The Norwegian film festival Beyond Frozen Point, which depicts the lives of people in the polar region, ran from December 4 to 6 at the China Film Archive in Beijing.
Films screened at the festival introduced Chinese viewers to stories of the far north. Those selected highlighted issues such as the preservation of indigenous cultures, environmental risks and artistic creation.
Before arriving in Beijing, the festival toured Shanghai, Nanjing, Shenzhen, Guangzhou and Xi’an.
The festival contained three parts: an opening film, the arctic shorts program and a special screening.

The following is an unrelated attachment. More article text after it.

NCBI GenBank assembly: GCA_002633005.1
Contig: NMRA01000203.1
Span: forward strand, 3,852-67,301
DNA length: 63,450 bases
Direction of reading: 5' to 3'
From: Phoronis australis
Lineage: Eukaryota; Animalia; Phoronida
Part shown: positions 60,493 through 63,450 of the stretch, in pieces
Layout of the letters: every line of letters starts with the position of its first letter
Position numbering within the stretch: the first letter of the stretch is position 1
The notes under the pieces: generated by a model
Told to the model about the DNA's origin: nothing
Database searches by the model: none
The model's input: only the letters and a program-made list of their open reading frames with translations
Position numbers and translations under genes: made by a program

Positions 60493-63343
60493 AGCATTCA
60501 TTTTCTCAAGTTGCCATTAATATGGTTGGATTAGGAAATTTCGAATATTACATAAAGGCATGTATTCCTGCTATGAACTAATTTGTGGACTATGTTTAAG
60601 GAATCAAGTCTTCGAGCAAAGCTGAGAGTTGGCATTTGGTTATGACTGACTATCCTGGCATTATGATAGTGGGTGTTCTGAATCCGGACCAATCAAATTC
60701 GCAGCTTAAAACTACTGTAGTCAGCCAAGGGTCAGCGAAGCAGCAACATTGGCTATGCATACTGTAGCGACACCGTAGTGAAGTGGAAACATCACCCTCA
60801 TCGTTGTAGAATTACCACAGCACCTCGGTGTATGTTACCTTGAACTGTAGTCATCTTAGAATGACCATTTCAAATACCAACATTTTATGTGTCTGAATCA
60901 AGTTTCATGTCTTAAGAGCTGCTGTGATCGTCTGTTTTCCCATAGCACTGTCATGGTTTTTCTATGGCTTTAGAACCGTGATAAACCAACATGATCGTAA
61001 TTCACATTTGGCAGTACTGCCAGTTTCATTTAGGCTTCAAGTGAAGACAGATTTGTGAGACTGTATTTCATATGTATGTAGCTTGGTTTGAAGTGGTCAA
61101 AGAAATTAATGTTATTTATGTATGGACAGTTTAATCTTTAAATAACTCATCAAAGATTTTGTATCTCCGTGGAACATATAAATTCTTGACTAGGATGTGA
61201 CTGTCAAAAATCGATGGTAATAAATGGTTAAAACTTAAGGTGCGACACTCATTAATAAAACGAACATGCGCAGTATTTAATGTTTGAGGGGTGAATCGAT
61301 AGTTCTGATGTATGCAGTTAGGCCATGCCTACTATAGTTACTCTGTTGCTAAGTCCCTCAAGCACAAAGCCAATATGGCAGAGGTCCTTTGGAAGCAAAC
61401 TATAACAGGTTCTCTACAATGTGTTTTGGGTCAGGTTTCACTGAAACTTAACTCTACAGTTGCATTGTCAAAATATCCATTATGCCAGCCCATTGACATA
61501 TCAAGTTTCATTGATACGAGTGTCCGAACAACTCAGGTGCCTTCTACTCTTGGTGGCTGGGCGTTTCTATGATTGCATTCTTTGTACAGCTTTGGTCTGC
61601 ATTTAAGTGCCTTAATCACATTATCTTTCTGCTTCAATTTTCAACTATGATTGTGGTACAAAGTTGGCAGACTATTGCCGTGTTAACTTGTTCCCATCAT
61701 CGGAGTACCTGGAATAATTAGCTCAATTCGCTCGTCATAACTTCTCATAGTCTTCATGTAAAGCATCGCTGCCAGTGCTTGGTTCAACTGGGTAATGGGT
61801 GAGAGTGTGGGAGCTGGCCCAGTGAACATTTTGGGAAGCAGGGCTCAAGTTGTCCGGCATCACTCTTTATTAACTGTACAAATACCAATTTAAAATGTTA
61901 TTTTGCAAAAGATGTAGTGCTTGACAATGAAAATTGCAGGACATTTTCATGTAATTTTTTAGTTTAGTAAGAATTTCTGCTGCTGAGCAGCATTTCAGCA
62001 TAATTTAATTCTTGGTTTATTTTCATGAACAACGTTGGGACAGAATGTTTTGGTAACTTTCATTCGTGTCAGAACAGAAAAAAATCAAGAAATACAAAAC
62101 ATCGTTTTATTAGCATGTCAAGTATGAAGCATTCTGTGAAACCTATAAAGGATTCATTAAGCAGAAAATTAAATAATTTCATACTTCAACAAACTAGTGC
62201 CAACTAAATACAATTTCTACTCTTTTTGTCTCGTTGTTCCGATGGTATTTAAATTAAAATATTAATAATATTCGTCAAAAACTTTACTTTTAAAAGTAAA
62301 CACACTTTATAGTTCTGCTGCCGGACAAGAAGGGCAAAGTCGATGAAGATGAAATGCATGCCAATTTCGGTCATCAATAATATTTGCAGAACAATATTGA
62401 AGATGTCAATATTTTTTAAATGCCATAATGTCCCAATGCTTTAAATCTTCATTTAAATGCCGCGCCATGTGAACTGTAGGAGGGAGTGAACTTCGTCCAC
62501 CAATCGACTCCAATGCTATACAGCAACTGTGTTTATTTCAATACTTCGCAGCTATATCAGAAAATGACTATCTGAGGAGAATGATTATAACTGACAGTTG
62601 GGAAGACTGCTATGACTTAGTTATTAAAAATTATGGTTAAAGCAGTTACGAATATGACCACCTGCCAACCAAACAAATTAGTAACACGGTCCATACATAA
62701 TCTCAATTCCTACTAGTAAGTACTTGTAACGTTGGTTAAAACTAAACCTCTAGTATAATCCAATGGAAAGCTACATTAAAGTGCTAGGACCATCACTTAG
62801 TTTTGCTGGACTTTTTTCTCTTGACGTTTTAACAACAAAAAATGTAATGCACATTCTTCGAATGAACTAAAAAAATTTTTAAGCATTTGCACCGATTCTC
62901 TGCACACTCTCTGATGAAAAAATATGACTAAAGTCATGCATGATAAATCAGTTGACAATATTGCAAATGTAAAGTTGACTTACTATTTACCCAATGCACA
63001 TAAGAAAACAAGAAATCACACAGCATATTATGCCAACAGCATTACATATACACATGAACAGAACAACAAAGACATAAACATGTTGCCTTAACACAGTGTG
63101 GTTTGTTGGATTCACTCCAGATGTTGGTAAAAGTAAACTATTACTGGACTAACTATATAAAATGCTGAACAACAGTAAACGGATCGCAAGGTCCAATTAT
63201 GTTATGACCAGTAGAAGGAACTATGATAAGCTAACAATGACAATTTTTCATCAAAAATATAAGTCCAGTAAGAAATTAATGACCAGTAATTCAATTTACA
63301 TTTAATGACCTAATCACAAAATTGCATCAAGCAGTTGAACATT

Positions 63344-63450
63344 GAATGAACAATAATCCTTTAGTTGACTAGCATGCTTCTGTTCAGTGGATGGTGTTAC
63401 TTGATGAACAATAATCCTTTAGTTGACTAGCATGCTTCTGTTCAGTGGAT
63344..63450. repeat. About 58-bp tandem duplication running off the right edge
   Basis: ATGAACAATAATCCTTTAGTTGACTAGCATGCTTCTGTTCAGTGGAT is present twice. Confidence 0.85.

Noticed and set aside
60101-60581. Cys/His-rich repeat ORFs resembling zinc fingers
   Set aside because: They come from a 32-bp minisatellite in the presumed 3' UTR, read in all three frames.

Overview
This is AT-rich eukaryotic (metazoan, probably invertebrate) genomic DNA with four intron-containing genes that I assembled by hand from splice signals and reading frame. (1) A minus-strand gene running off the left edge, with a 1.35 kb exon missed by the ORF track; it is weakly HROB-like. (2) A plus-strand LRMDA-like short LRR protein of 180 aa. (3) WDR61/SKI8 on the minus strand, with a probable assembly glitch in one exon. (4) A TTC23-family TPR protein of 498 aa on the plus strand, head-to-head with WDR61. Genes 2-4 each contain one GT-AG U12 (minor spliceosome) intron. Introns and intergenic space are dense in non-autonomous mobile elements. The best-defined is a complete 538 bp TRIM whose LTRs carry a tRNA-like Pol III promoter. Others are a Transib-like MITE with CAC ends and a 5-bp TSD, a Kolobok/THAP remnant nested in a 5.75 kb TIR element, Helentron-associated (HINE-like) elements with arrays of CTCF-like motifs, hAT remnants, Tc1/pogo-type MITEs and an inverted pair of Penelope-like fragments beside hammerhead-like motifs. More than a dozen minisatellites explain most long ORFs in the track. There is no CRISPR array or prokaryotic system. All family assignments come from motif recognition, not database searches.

The opening film was Youth from the High North, a series of six short films that included art and documentary films from Norway, Russia, Finland, Sweden and Greenland.
The Arctic Shorts Program featured short films organized by categories that explored seasons in the arctic region; strange occurrences such as shootings and the odd tale of a group of children discovering a stranded porpoise; iconic people from the North; and the indigenous Sami people of Scandinavia, known for their nomadic lifestyle and reindeer herding.
Finally, the Special Screening featured the highly applauded movie A Pigeon Sat on a Branch Reflecting on Existence, by Roy Andersson. The strange, dreamlike film, shot from the perspective of a stuffed pigeon in a museum, aimed to reveal “what it’s like to be human,” according to the director.